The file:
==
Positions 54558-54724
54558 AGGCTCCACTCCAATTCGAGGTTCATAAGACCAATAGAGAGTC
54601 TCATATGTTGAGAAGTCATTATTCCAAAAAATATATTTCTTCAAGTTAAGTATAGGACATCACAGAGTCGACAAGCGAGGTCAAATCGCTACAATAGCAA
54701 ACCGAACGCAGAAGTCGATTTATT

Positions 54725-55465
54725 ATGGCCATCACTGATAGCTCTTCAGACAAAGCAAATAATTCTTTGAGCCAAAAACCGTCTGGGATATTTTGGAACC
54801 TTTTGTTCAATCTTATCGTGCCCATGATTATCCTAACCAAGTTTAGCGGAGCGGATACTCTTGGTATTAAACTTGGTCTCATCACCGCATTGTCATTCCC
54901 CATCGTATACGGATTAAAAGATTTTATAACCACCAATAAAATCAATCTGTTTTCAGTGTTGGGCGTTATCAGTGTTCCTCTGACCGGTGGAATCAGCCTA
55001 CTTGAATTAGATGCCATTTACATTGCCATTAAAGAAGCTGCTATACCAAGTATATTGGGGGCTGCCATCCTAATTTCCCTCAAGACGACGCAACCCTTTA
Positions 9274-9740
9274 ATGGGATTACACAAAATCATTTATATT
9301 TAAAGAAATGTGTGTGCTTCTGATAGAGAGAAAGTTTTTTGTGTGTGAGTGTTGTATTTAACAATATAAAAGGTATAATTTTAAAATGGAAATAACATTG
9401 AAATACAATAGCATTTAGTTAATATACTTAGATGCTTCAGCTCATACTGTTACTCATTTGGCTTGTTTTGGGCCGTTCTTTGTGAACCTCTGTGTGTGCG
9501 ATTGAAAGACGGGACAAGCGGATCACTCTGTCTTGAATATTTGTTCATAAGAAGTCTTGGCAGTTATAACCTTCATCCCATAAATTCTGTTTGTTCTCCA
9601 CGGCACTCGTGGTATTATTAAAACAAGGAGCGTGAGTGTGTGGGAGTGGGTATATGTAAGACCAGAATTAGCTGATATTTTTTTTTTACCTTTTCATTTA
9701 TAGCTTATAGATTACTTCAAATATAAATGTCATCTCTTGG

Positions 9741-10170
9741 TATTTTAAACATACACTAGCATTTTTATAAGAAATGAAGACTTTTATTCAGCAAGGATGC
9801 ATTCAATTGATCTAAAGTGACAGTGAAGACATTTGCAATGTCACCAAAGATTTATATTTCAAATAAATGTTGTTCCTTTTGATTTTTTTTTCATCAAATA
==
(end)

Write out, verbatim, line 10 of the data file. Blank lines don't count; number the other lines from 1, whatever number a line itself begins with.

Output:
Positions 9274-9740